their track record like in the music industry, are they familiar with your genr
music, how long have they been doing business, these and other questions c
be crucial and must be asked before you proceed with any contract signing.
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Learn what managers do by doing management for ...

Oct 24, 2013 at 11:50 PM | RadioDanny in Industry
Much can be learned from doing your own management, learn by taking on the job of securing gigs, promotion, and publicity, planning tours, arranging rehearsal venues, deal with all the day to day problems that may arise, communicate with A&R Reps, label and publishing personnel.
But sometimes this work load can take you away from what you might do best, making music, itís at this stage you may have to consider appointing a proven manager to do this work for you.
To find the right manager may be difficult, as managers that do this for a living will normal only take on clients that will generate income
One of the most important jobs of a manager is to secure a recording and publishing contract for their clients; they will have the contacts and skills that is required of a manager to succeed in the music business.
Make your choice after careful consideration, as it is the manager that will be representing you in any music business deals that you may do in the future.
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Cough up the money to register your songs with ...

Oct 09, 2013 at 3:38 AM | RadioDanny in Industry
So youíve made your song(s) but it doesnít stop there, you need to protect your interests, you want to get paid for performing your song(s) and need to take the correct steps going forward
You have taken the time to learn as much as you can about your skills, so why shouldnít you be the one to benefit. If you had a great invention Iím sure you would take the necessary step to protect your invention, you would probably apply for a patent, well the same rule will apply with your music. You have numerous places to find out more on this subject, do a search on the internet, your local library, or even a bookstore for the relevant information on copyrights; you need to learn as much as you can about this subject, you donít want to miss out on any royalties.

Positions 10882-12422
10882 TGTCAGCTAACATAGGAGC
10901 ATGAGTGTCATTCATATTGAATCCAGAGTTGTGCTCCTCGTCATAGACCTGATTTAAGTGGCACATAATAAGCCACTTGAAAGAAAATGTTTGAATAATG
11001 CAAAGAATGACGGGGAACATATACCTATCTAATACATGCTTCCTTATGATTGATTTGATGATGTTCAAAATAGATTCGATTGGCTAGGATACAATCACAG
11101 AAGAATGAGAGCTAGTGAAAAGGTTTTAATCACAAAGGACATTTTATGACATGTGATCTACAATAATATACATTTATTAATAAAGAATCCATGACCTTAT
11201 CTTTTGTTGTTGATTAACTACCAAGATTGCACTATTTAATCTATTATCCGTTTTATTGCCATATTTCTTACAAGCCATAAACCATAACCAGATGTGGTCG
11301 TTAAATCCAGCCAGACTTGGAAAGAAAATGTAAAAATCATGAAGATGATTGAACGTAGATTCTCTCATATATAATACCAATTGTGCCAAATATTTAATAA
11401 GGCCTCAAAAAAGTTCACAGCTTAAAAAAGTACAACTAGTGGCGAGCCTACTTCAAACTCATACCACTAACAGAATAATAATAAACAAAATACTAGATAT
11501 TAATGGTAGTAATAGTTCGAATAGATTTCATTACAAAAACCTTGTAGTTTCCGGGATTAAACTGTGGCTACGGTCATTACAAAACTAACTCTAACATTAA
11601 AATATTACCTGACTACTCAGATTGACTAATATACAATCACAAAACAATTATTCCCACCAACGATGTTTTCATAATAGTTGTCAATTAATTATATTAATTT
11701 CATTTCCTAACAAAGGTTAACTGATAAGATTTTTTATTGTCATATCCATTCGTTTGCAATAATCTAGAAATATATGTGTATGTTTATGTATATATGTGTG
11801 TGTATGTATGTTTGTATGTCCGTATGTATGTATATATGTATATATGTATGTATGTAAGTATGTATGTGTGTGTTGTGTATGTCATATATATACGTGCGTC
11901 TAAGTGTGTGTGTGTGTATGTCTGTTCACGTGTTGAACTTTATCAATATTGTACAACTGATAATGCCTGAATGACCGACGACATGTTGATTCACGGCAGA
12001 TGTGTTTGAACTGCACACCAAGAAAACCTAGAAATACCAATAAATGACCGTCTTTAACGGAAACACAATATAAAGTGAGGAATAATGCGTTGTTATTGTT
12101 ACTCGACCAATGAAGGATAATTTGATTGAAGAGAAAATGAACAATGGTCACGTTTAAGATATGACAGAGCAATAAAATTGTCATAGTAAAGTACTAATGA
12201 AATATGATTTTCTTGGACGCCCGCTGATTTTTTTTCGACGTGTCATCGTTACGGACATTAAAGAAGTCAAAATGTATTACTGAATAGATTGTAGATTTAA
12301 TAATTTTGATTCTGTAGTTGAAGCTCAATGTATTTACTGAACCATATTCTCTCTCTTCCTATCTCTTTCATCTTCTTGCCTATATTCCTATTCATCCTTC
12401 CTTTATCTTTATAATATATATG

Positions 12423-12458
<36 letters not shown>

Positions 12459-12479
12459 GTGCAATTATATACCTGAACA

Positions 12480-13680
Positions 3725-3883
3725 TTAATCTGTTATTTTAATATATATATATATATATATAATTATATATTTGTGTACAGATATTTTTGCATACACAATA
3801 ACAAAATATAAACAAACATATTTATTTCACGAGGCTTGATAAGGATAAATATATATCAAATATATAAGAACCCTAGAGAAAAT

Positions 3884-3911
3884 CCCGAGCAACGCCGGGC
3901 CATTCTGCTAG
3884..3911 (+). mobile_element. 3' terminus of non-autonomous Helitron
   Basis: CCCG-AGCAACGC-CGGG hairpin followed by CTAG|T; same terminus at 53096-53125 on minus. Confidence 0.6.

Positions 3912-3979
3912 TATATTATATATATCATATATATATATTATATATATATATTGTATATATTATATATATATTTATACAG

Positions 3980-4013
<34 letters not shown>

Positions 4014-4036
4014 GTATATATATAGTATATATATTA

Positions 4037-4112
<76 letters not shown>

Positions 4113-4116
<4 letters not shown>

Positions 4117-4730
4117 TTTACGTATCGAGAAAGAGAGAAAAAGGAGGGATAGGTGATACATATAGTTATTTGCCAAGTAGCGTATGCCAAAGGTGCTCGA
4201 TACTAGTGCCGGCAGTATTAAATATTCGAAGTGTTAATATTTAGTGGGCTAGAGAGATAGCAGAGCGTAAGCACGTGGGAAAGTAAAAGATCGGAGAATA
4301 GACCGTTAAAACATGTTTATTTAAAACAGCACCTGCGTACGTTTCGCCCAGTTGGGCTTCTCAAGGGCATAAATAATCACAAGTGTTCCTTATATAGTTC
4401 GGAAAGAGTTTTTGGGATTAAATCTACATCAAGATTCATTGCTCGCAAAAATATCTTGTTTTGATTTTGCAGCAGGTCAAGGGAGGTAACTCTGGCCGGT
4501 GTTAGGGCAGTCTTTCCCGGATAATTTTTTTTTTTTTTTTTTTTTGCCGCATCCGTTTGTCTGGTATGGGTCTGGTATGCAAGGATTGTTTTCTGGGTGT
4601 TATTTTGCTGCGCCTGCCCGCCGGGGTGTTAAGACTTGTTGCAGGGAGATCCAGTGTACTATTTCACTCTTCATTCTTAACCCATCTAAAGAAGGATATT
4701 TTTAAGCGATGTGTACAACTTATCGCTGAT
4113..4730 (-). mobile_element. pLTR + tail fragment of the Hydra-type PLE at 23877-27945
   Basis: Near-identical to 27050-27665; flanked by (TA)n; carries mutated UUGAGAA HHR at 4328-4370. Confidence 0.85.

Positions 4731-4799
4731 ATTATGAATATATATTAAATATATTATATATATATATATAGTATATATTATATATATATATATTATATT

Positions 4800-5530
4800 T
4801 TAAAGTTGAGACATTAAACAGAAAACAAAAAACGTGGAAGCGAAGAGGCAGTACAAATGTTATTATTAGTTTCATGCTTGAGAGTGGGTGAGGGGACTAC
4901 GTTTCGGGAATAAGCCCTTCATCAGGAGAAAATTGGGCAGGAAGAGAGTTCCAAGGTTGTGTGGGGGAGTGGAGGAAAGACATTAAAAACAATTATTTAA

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Play live as often as you can

Oct 03, 2013 at 5:20 AM | RadioDanny in Industry
The problems you can get with a lot of musicianís hoping to carve a career within the music industry is lack of patience, not willing to work hard enough, wanting money and fame, not tomorrow but now.
You can normally tell the difference between a musician whoís in it for the money, and a musician whoís in it for the music. The musician who is dedicated to his/her musical career will play every live gig that is available to them, focusing on the fact that itís a long term project and not just for today. You may not get paid today for your live gig but tomorrow it may be different, it could be the gig that makes you get noticed, thus taking you on to the next level of where you want to be. Some musicianís are in the music business for years without getting that break that gives them stardom, but they have never given up, never lost focus even after setbacks and disappointments.
On the other side you have the musician who wants it now, sometimes turning down gigs because of lack of money being paid, or in some case no money being paid. You have to remember that Rome was not built in a day.
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2. Design some decent looking promotional material

Sep 27, 2013 at 12:07 PM | RadioDanny in Industry
Well as you guessed, you are going to need some promotional material: bios, fact sheets, cover letters, photos this is important that your audience knows something about you and your music, it might give DJís some insight into what material youíve done in the past and whatís on the horizon for the future.
My advice to help musicianís promote their careers would be to make your promotion material as informative as possible, include past press releases, or bioís, and write ups you may have had in the past and organize into a professionally written bio.
Do research with your possible targets as to how your promotion material is to be delivered; with the rise in internet technology you will find a lot of DJís and record companies prefer to have promotional material sent via email. Itís important your product looks visually good, if not it could get lost among the rest of promo material they receive on a weekly basis.
Make sure you donít forget a reaction form, you need to know what these DJís and record companies are thinking about you and your music.